• Specify how often you want to check for new messages

  • Set up multiple email accounts, the download from one or all of them

  • Adjust how long to keep trying to download before a timeout message appears

Email clients typically download emails using two types of incoming servers. POP3 is the most typical server type. POP stands for Post Office Protocol, and 3 is the latest version used. Typically a POP server will connect, download all your messages one at a time, delete all the messages from the server, and disconnect. If you set up folders and organize messages and contacts using a POP3 server, these changes do not affect your mail server settings.

The other incoming server type is IMAP, Internet Message Access Protocol. IMAP downloads a copy of the messages from your server, and changes you make to them and your folders will be applied to the server settings. Essentially, you are interacting directly with your server, but also have the option of reading and composing emails offline. This protocol is usually available on most email clients, but not very many mail servers support it.

Outlook Express is the most popular email client, because it is automatically included in Windows computers. To set up your email account in Outlook Express:

  1. Click Tools at the top of the page.

  2. Click Accounts.

  3. On the right side of the window, select Add > Mail...

  4. The first field asks you to enter your name or whatever you want others to see when they receive an email from you. Typically, you would enter your name or your email address, but a nickname or other title would work as well, e.g., “Grandma Betty” or “Mr. Ransom”.

  5. Click Next.

  6. Type your email address.

  7. Click Next.

  8. Choose your incoming server type (usually POP3) and enter the incoming and outgoing mail server addresses. You can usually find these online or by calling your mail provider. They must be correct or you will not receive mail.

  9. Click Next.

  10. Your account name should already be filled in automatically. Type your password if you want it to be saved on your computer.

  11. Click Next.

  12. Click Finish.

Your ISP or mail provider should have step by step instructions similar to these on their website. There may be additional settings that you have to change from your mail account properties in order to send and receive messages. If you have Window's Vista, the Outlook Express program is called Window's Mail, and the setup process is very similar.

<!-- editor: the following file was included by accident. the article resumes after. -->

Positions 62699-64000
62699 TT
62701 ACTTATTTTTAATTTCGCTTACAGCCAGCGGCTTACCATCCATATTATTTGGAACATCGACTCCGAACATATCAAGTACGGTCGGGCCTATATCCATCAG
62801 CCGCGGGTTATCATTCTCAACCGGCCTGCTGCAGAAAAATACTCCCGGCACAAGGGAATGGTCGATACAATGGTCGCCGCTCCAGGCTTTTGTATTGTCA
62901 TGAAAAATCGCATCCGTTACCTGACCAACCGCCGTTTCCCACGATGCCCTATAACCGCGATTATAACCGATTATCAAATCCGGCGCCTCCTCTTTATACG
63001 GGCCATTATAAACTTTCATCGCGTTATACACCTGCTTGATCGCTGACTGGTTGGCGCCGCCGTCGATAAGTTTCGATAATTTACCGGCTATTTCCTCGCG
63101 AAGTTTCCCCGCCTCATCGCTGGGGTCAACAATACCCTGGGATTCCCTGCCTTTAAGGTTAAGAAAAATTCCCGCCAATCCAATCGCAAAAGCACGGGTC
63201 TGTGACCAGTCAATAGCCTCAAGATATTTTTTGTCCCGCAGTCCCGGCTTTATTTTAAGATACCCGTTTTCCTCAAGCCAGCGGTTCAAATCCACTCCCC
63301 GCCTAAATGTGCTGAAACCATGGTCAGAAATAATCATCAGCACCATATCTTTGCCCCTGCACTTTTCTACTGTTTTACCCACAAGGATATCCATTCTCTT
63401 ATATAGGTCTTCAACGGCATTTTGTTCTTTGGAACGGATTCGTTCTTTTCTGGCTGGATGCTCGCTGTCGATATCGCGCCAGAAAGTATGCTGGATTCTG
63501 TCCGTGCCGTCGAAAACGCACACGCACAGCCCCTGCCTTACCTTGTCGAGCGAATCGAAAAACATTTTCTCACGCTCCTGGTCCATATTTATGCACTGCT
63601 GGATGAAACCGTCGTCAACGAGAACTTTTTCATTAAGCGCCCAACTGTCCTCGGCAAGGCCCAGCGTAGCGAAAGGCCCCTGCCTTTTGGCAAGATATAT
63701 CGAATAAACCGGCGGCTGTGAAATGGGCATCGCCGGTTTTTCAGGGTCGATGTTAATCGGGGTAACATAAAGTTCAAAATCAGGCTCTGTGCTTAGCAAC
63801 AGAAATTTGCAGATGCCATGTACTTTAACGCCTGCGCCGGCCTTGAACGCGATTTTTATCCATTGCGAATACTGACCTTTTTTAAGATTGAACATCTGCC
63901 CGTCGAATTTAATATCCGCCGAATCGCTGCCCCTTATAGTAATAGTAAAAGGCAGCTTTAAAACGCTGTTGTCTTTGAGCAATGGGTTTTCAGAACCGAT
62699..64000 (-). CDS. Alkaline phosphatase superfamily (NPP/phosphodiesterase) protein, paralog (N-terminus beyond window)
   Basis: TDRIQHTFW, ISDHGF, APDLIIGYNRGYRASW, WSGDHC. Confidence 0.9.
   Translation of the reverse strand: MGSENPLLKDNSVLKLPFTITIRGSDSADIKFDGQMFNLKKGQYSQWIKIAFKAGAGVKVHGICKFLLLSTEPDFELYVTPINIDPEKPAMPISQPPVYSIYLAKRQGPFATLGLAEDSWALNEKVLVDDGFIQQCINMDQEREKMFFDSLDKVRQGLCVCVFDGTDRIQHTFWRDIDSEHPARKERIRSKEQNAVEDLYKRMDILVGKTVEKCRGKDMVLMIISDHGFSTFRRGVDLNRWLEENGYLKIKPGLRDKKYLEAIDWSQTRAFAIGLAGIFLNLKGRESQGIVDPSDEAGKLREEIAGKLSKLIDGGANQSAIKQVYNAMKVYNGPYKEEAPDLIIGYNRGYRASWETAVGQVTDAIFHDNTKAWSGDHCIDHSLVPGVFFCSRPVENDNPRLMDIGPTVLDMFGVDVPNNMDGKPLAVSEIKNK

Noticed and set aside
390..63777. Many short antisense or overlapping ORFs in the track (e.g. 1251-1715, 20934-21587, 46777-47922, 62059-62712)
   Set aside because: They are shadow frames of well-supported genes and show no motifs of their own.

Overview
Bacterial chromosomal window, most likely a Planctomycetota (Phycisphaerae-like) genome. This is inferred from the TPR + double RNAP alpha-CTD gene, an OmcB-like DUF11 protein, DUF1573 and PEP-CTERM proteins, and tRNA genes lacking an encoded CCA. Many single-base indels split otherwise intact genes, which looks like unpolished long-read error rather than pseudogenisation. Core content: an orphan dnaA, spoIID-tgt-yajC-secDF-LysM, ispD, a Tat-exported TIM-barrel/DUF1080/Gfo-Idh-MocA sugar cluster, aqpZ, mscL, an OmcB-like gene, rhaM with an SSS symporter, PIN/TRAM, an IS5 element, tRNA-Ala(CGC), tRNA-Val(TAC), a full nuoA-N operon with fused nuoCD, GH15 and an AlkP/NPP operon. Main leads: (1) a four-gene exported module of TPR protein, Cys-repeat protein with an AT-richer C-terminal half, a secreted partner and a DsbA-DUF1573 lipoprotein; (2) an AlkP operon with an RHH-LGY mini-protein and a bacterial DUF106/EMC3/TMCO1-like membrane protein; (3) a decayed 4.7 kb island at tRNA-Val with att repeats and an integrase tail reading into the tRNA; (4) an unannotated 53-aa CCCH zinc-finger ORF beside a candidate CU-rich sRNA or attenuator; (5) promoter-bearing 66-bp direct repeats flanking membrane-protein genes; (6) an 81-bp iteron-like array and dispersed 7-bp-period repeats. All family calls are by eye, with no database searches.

There are other email clients that you can use. Microsoft Outlook very similar to Outlook Express. It has a more professional layout and has options like a calendar and task list, which makes it ideal for business and professional use.

Other popular mail clients, most of which are free to download, include Mozilla Thunderbird. Thunderbird 2 allows you to tag messages with different colors for easy organization and features a find bar to search for keywords in old messages quickly.

IncrediMail is a fun multimedia favorite with emoticons, 3D effects, and sound effects to accompany your email handling and sending. Starfish Family Mail features multiple ways to keep emailing safe for kids and is easy to use. Eudora is popular for its handling of spam. Pegasus Mail is a stable and secure email client. You can search online for many more popular email clients and comparisons of them to find one that meets your needs.


Written by Hannah Miller, Online Marketing Representative and Customer Service, is a nationwide Internet services provider that is all-American owned and operated. Call today, 1-800-336-3318 or sign up online at! Check out my blog for more articles! 

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About the author

Hannah Miller is an Online Marketing Representative for - America's best provider for Dial-Up Internet Service since 1997.

Hannah has been a Customer Service and Tech Support agent for since 2007, which has supplemented her knowledge of dial-up, computers, and the Internet. The entries that are posted in this blog are professional articles relating to our industry. Email your questions, suggestions, and other comments to